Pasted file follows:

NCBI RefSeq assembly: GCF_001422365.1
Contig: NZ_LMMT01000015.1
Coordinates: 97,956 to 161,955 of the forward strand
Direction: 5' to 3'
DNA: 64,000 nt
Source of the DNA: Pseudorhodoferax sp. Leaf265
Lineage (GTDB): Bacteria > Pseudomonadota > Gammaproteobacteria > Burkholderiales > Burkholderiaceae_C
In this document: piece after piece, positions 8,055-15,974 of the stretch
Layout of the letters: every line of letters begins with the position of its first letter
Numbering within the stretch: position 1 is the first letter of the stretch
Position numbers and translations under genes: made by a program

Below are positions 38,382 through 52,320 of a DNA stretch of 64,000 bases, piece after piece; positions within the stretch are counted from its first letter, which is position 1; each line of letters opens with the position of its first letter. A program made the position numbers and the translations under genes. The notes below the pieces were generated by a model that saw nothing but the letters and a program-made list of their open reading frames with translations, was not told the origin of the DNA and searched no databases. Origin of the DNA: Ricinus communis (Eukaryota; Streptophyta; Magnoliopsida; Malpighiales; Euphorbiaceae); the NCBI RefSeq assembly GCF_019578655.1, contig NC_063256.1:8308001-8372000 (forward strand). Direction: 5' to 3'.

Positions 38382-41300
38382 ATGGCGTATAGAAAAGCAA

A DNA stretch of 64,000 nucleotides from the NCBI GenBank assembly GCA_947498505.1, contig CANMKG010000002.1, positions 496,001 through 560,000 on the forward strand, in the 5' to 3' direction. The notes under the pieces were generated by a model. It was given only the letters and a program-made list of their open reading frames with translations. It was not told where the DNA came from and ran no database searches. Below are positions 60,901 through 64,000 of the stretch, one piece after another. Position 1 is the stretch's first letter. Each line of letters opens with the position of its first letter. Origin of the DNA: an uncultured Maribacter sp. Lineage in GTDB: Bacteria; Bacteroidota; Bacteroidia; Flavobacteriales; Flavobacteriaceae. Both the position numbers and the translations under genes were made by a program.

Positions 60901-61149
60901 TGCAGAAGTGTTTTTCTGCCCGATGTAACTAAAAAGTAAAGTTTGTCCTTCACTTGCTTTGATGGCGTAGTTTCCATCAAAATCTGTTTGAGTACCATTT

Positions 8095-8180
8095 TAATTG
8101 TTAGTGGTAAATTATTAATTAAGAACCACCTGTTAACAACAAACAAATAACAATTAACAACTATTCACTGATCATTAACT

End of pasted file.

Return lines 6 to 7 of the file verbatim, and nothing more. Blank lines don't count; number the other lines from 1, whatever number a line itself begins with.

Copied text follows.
Source of the DNA: Pseudorhodoferax sp. Leaf265
Lineage (GTDB): Bacteria > Pseudomonadota > Gammaproteobacteria > Burkholderiales > Burkholderiaceae_C